At times, the fastener industry may appear to revolve entirely around complex, highly engineered, technical fasteners used in the largest and most significant structures known to man.  While that is a significant chunk of the industry, there are many more everyday niches in which fastener developments are just as important.  We’re currently working on a variety of improvement projects here around the office, and this brought to mind the importance and variety found in the niche of furniture fasteners and hardware.  This article will dive into furniture fastener offerings, their general functional categories, and a few selection considerations to keep in mind for your next woodworking project.   

Furniture Fasteners

Furniture Fasteners Overview

In the world of furniture craftsmanship, the term ‘fastener’ refers to a unique set of hardware specific to this industry.  Fasteners in woodworking serve the purpose of connecting separate materials together, as any fastener might be defined, but come with the added layer of functionality that drives what fastener to choose.  We’ll start by introducing a few functional categories:

  • Internal Fastening = some fasteners in woodworking are specifically intended to be installed out of sight, nested and covered by the materials being fastened
  • Mechanical Fastening = this describes a set of hardware pieces that serve as a mechanical joint which can be tightened and adjusted, allowing for disassembly
  • Direct Fastening = here we find the rest of our ‘normal’ fasteners, where a screw or nail is driven through one piece of material into another, grabbing each material piece and compressing together into a joint
Internal Fasteners 
dowel fastenersDowels
Small cylindrical dowels are drilled into separate furniture pieces, serving as alignment and positioning points to keep pieces in place by friction.  Usually, wooden dowels are installed with wood glue to solidify the joint.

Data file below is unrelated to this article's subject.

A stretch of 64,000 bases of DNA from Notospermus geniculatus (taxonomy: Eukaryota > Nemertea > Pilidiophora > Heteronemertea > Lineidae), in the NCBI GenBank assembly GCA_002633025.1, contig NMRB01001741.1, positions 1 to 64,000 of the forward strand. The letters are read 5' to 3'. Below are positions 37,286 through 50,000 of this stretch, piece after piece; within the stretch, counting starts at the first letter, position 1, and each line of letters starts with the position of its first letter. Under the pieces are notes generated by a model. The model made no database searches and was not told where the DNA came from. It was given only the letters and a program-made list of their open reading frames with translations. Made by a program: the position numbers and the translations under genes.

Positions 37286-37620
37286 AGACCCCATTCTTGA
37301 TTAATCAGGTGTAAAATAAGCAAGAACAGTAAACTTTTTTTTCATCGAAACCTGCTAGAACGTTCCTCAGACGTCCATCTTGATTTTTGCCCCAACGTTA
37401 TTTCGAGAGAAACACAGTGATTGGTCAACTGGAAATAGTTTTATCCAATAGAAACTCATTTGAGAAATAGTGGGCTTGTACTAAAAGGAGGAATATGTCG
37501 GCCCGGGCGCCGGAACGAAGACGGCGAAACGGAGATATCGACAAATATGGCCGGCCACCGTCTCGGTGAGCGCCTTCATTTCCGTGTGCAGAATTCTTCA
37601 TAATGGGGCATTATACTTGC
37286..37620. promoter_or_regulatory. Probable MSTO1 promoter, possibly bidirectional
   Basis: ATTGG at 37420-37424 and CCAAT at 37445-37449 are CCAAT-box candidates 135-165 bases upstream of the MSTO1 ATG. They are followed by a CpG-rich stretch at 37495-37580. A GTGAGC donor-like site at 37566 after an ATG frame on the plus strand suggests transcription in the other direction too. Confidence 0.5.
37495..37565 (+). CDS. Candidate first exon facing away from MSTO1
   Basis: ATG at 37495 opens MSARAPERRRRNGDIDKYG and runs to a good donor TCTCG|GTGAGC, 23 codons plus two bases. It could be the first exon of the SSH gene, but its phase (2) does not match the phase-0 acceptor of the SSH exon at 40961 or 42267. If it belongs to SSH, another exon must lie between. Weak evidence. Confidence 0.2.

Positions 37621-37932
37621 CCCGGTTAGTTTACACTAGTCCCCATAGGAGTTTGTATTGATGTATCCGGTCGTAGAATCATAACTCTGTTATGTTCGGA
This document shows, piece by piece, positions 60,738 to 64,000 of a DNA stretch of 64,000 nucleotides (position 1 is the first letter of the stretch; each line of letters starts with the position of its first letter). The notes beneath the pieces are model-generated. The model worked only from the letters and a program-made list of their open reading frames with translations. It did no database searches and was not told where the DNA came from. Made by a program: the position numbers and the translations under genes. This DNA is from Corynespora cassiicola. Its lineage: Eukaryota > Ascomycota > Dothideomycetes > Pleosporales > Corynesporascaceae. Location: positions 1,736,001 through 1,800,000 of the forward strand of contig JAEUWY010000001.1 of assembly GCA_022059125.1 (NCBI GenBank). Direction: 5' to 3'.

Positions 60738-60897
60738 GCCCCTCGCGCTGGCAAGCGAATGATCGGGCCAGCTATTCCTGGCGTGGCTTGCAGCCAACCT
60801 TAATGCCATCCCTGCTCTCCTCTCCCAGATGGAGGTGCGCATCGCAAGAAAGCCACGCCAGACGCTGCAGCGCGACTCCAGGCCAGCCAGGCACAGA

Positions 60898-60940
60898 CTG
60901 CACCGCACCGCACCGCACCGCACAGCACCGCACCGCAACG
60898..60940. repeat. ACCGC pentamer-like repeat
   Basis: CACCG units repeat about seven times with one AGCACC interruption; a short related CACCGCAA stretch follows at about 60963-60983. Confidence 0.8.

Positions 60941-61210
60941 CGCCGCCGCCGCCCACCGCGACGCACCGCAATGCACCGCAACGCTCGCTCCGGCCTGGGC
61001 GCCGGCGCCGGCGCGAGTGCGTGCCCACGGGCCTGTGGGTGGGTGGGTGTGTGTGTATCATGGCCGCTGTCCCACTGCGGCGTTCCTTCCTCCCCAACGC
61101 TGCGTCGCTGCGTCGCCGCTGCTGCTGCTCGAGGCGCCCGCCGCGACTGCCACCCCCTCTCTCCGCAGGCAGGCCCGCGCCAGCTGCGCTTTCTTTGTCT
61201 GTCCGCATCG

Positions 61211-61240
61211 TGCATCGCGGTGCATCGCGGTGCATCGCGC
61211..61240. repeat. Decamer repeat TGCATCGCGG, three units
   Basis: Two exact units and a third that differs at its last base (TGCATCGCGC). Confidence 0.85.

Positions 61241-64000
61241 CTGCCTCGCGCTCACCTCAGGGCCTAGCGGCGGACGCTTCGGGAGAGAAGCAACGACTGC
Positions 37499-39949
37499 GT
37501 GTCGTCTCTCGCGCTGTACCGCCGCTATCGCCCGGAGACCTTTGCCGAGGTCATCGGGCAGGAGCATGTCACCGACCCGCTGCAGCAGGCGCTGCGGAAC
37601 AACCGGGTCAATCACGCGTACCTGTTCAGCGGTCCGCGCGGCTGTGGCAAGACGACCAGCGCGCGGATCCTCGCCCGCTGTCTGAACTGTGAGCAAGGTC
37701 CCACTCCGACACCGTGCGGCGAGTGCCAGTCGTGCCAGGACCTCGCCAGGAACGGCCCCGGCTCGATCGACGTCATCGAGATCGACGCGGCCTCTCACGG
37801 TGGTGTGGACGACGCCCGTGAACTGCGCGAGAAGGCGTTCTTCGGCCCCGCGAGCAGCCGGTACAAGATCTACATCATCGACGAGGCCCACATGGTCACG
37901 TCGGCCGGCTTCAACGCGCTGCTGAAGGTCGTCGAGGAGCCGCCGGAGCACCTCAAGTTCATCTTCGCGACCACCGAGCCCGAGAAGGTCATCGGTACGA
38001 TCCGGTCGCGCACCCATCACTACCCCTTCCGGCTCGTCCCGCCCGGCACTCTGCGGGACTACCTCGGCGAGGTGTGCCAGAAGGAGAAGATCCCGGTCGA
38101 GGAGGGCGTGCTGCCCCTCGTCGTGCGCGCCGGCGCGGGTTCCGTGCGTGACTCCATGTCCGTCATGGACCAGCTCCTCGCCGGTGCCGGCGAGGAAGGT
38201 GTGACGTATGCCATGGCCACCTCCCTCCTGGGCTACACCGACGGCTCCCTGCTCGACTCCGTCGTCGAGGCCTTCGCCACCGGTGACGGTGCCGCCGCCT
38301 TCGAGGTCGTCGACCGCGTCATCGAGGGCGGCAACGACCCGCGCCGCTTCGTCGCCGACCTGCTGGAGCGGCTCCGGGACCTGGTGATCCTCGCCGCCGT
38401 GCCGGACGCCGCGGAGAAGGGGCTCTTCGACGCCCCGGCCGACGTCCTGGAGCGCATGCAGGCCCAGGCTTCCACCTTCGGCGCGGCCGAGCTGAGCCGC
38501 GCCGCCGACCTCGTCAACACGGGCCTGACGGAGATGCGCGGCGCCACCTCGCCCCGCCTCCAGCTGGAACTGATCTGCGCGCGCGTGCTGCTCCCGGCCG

Furniture connectorsConnectors
Connector fasteners are installed into separate furniture pieces with the intent to snap or clip those pieces together. Forming a positive connection between the clips, the material pieces are now locked in place. 
Furniture biscuitsBiscuits
Egg-shaped biscuits are similar to dowels in that they form a friction fit between separate materials, but are larger in size, offering higher strength and resistance to torsion. 
Mechanical Fasteners 
Cams and BoltsCams and Bolts
Cam fasteners offer disassembly and reassembly in furniture pieces as their main advantage.  A large hole is drilled in one material piece for the cam, and a bolt hole is drilled in the opposite material piece.  Once the pieces are assembled, the bolt passes through both pieces, terminates inside of the cam, and then the cam is rotated with a screwdriver to catch and tighten against the end of the bolt. 
Flat Nut and BoltFlat Nut and Bolt
Large hex head hardware is usually not visually pleasing for furniture, so a variant on a standard nut and bolt set was designed for furniture applications using flat heads.  The nut is often drilled into the backing material piece and countersunk slightly, so that after assembly, the nut is filled over and painted, no longer visible. 
Dowel Nut and BoltDowel Nut and Bolt
Another variation on the standard nut and bolt set uses a dowel nut and flat head bolt.  The dowel nut can be drilled into one piece of material, rotated to align with the bolt attaching through another piece of material.  This offers a unique way to connect joints that are not square or flat to each other (for example, fastening a round handle to a wooden cart).  A dowel nut is also often referred to as a barrel nut.